I was come to the third landing in this secret fashion when quite distinctly I heard the grating of a key in a lock!
Since four doors opened upon each of the landings, at all costs, I thought, I must learn by which door she entered.
Throwing caution to the winds I raced up the remaining flights . . . and there at the top the woman confronted me, with blazing eyes! - with eyes that thrilled every nerve; for they were violet eyes, the only truly violet eyes I have ever seen! They were the eyes of the woman who like a charming, mocking will-o'-the-wisp had danced through this tragic scene from the time that poor Professor Deeping had brought the Prophet's slipper to London up to this present hour!
There at the head of those stone steps in that common dwelling-house I knew her - and in the violet eyes it was written that she knew, and feared, me!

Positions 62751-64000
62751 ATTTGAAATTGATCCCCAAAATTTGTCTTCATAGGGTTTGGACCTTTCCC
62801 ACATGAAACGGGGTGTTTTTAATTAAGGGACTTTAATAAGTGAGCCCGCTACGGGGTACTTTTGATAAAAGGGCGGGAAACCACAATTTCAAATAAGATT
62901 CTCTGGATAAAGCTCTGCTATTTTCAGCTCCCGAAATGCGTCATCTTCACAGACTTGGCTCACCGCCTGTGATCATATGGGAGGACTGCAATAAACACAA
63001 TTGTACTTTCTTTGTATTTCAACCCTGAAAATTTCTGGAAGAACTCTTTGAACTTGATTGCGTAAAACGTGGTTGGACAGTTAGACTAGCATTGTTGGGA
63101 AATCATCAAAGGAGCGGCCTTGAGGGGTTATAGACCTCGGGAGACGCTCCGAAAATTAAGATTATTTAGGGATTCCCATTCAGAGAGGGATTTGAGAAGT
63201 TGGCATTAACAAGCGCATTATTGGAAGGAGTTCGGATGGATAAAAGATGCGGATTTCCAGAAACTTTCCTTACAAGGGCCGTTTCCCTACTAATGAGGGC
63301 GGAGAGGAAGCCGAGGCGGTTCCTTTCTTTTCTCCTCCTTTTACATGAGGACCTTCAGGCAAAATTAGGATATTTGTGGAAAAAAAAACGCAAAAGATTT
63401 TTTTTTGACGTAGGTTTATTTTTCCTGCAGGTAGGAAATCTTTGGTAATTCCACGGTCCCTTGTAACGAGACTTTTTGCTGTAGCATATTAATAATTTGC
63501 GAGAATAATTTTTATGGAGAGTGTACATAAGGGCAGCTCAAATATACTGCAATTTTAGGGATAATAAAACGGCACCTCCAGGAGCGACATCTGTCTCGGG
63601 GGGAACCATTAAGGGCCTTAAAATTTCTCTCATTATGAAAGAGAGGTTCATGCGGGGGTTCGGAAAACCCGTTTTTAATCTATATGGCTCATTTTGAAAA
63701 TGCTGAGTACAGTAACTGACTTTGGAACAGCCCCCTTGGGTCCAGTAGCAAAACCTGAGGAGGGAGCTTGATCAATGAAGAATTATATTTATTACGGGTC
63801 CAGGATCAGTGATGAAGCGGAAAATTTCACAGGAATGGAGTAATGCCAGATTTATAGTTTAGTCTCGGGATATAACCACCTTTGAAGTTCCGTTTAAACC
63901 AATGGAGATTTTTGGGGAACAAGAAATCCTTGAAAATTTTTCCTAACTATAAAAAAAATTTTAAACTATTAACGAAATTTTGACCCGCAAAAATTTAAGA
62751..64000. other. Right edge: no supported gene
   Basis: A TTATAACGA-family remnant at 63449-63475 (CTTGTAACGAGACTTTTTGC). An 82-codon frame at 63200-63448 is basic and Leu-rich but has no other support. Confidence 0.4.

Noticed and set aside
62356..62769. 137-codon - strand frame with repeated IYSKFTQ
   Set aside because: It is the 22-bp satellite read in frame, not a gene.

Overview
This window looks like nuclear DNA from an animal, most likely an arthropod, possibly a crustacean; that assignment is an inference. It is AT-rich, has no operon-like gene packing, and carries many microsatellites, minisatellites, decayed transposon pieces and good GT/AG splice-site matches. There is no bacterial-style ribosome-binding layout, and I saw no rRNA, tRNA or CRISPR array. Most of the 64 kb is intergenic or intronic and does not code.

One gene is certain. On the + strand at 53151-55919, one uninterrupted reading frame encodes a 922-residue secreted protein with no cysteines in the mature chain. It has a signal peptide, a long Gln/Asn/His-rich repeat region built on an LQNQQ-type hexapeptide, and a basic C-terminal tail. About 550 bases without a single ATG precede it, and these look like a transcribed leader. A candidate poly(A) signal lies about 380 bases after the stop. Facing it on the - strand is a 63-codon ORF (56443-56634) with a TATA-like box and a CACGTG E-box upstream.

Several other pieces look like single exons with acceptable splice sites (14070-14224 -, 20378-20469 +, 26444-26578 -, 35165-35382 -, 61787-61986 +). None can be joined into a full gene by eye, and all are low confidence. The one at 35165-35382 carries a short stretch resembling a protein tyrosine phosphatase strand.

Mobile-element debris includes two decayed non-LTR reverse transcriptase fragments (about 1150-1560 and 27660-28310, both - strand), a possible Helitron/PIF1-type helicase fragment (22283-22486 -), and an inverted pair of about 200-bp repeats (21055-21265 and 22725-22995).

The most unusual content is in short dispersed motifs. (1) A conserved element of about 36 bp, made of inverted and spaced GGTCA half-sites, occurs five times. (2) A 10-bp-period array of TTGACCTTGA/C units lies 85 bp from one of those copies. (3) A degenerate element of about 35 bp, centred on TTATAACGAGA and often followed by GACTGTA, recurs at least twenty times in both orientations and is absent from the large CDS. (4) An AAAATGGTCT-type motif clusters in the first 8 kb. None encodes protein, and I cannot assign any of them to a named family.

"What do you want? Why are you following me?"
She made no endeavour to disguise her voice. Almost, I think, she spoke the words involuntarily.
I stood beside her. Quickly as she had turned from the door at my ascent, I had noted that it was that numbered forty-eight which she had been about to open.
"You waste words," I said grimly. "Who lives there?"
I nodded in the direction of the doorway. The violet eyes watched me with an expression in their depths which I find myself wholly unable to describe. Fear predominated, but there was anger, too, and with it a sort of entreaty which almost made me regret that I had taken this task upon myself. From beneath the shabby black hat escaped an errant lock of wavy hair wholly inconsistent with the assumed appearance of the woman. The flickering gaslight on the landing sought out in that wonderful hair shades which seemed to glow with the soft light seen in the heart of a rose. The thick veil was raised now and all attempts at deception abandoned. At bay she faced me, this secret woman whom I knew to hold the key to some of the darkest places which we sought to explore.